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Tags: exchanges | biden | debate | healthcare
OPINION

In Debate Biden Lost on Substance, Style, and More

joe biden

President Joe Biden (JOHN TULLY/Getty Images)

Sally Pipes By Wednesday, 10 July 2024 05:08 PM EDT Current | Bio | Archive

President Joe Biden's clumsy, halting performance at the first presidential debate was nothing short of disastrous. But the substance of his remarks, especially on healthcare, is just as worrying.

Take his defense of the Inflation Reduction Act's price controls on insulin for Medicare Part D enrollees. As the president put it, "We brought down the price of prescription drugs, which is a major issue for many people, to $15 for — for an insulin shot, as opposed to $400."

To begin with, the price cap he's referring to is set at $35, not $15 — a mistake the president himself corrected later in the debate.

As for his assertion that seniors were paying $400 for a dose of insulin, that can only be described as a gross and deliberate exaggeration.

According to the president's own Department of Health and Human Services (HHS), Medicare enrollees weren't paying $400 for a shot of insulin before Biden's price controls took effect.

They were paying an average of about $450 per year.

Biden's misstatements didn't stop there. "No senior has to pay more than $200 for any drug — all the drugs they [inaudible] beginning next year," he said during the debate.

He was off by a factor of 10. Starting next year, Medicare Part D will cap seniors' out-of-pocket drug expenses at $2,000.

It's a good idea, one that will make drugs more accessible and affordable for seniors.

Biden's defense of Obamacare was less convincing. Consider his claim that "under the ACA [Affordable Care Act], as I said, you're in a circumstance where 400,000 people — I mean, 40 million people — would not have insurance because they have a preexisting condition.

"The only thing that allows them to have that insurance is the fact that they in fact are part of the ACA."

But there aren't 40-some million Americans who would lose their coverage due to a preexisting condition in a post-Obamacare era.

As of 2023, there were only 40 million Americans insured through Obamacare in total.

That includes people covered through the exchanges created by the law as well as those who have taken advantage of the law's Medicaid expansion.

Biden seems to believe that every single person enrolled in the exchanges or newly signed up for Medicaid has a preexisting condition that would make them uninsurable absent the 2010 health law and its subsequent expansions. That's deeply mistaken.

Even if Republicans succeeded in repealing Obamacare, Americans with preexisting conditions wouldn't be without options for affordable coverage.

For example, the Republican Study Committee's most recent budget proposal envisioned giving high-risk patients access to insurance through a state-based Guaranteed Coverage Pool. Patients who qualify for coverage through these pools would receive federal subsidies to defray the cost of insurance.

Such a move would ensure that Americans in poor health have access to affordable coverage. But by taking them out of conventional insurance risk pools, the proposal would help drive down the cost of coverage for everyone else.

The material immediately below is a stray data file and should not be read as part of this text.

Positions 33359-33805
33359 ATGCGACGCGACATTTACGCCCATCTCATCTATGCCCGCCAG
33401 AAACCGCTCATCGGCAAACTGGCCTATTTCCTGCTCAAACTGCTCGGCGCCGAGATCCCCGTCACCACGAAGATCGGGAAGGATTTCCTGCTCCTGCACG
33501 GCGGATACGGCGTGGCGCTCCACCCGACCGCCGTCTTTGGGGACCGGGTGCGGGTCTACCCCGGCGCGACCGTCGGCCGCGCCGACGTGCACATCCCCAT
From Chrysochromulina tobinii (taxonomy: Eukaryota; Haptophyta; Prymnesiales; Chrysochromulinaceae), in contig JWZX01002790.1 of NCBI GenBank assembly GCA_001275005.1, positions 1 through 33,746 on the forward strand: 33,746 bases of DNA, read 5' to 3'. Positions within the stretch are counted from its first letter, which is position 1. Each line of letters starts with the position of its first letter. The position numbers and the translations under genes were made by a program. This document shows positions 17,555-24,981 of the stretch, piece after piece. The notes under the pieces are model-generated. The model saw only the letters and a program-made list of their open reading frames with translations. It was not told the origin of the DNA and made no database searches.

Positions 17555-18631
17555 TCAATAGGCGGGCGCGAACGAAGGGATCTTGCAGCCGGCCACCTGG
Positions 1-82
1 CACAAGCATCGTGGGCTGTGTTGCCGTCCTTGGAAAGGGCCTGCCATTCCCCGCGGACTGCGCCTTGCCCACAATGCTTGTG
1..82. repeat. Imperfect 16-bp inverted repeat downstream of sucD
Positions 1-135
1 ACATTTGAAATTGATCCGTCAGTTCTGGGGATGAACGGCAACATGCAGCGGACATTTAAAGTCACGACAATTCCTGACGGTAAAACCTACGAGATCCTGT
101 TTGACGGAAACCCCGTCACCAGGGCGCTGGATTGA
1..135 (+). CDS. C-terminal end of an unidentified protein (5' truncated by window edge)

It's a far more cost-effective way to ensure that people can secure affordable coverage than Obamacare's "guaranteed issue" and "community rating" provisions, which barred insurers from denying coverage to people and limited how much they could vary premiums.

The ACA capped premiums for the old at three times what they are for the young. That has had the effect of raising premiums for the young to subsidize premiums for the old.

Democrats have papered over these distortions with enhanced subsidies that obscure the true cost of coverage, as provided for by the Inflation Reduction Act of 2022. Those subsidies are scheduled to expire on Dec. 31, 2025.

Beneficiaries have no idea what their premiums are; taxpayers are covering them. This year alone, the projected cost of Obamacare's subsidies is roughly $125 billion.

That Biden failed to accurately portray the conservative position on this matter is hardly surprising. His grasp of his own policies appeared tenuous at best during the debate. But that's no excuse.

President Biden has made healthcare a centerpiece of his reelection campaign. Yet instead of reasoned argument and factual rigor in defense of his positions, Americans received a mess of half-truths, exaggerations, and falsehoods.

The mess he's made of our nation's health insurance market is evidence enough that Joseph Robinette Biden is unfit for office.

Sally C. Pipes is president, CEO, and the Thomas W. Smith fellow in healthcare policy at the Pacific Research Institute. Her latest book is "False Premise, False Promise: The Disastrous Reality of Medicare for All," (Encounter Books 2020). Follow her on Twitter @sallypipes. Read Sally Pipes' Reports — More Here.

© 2024 Newsmax. All rights reserved.


SallyPipes
Biden seems to believe that every single person enrolled in the exchanges or newly signed up for Medicaid has a pre-existing condition that would make them uninsurable absent the 2010 health law and its subsequent expansions. That's deeply mistaken.
exchanges, biden, debate, healthcare
761
2024-08-10
Wednesday, 10 July 2024 05:08 PM
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